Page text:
Bernhard Fink, Karl Grammer, and Paul J Matts (2006)

Visible skin color distribution plays a role in the perception of age, attractiveness, and health in female faces

Evolution and Human Behavior, 27(6):433-442.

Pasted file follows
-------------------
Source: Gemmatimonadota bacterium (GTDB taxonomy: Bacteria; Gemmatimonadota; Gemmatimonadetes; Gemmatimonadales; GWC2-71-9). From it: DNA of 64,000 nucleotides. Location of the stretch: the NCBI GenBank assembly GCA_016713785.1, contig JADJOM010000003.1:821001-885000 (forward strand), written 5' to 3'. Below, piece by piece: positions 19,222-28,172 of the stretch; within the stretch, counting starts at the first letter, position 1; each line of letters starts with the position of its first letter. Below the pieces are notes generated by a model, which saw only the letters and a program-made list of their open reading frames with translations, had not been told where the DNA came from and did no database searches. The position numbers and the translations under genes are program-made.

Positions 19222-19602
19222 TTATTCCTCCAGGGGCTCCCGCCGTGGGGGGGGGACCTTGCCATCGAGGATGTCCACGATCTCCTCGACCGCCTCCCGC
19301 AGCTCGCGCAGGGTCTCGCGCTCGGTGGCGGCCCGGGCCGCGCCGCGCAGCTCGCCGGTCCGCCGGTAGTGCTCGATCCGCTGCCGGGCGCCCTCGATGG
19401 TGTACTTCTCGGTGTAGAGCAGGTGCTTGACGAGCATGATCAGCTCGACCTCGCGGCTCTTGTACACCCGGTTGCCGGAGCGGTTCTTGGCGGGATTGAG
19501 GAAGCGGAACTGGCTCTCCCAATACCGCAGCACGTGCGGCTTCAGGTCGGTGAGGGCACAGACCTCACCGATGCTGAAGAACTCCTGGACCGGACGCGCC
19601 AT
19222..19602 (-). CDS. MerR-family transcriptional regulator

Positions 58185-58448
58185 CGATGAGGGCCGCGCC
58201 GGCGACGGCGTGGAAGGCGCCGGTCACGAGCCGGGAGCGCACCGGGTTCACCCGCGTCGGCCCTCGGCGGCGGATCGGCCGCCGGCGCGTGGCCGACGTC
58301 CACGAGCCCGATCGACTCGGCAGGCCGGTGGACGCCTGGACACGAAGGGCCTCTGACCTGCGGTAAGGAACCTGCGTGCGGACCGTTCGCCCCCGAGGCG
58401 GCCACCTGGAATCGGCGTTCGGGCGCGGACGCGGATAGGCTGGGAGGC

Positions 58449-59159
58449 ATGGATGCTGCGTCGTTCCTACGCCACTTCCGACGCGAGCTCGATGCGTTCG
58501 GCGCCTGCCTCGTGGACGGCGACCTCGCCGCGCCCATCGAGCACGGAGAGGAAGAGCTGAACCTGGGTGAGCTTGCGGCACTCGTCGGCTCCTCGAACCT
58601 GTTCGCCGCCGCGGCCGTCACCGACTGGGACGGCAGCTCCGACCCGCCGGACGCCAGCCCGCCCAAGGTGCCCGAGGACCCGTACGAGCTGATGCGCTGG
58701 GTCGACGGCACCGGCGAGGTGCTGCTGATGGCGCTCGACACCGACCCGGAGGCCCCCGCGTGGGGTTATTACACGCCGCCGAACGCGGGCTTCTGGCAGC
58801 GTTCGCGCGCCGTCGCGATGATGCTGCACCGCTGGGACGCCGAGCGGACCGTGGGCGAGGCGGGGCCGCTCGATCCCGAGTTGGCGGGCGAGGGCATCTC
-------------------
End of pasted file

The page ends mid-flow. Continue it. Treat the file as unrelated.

Evolutionary psychologists have proposed that preferences for facial characteristics, such as symmetry, averageness, and sexual dimorphism, may reflect adaptations for mate choice because they signal aspects of mate quality. Here, we show that facial skin color distribution significantly influences the perception of age and attractiveness of female faces, independent of facial form and skin surface topography. A set of three-dimensional shape-standardized stimulus faces—varying only in terms of skin color distribution due to variation in biological age and cumulative photodamage—was rated by a panel of naive judges for a variety of perceptual endpoints relating to age, health, and beauty. Shape- and topography-standardized stimulus faces with the homogeneous skin color distribution of young people were perceived as younger and received significantly higher ratings for attractiveness and health than analogous stimuli with the relatively inhomogeneous skin color distribution of more elderly people. Thus, skin color distribution, independent of facial form and skin surface topography, seems to have a major influence on the perception of female facial age and judgments of attractiveness and health as they may signal aspects of underlying physiological condition of an individual relevant for mate choice. We suggest that studies on human physical attractiveness and its perception need to consider the influence of visible skin condition driven by color distribution and differentiate between such effects and beauty-related traits due to facial shape and skin topography.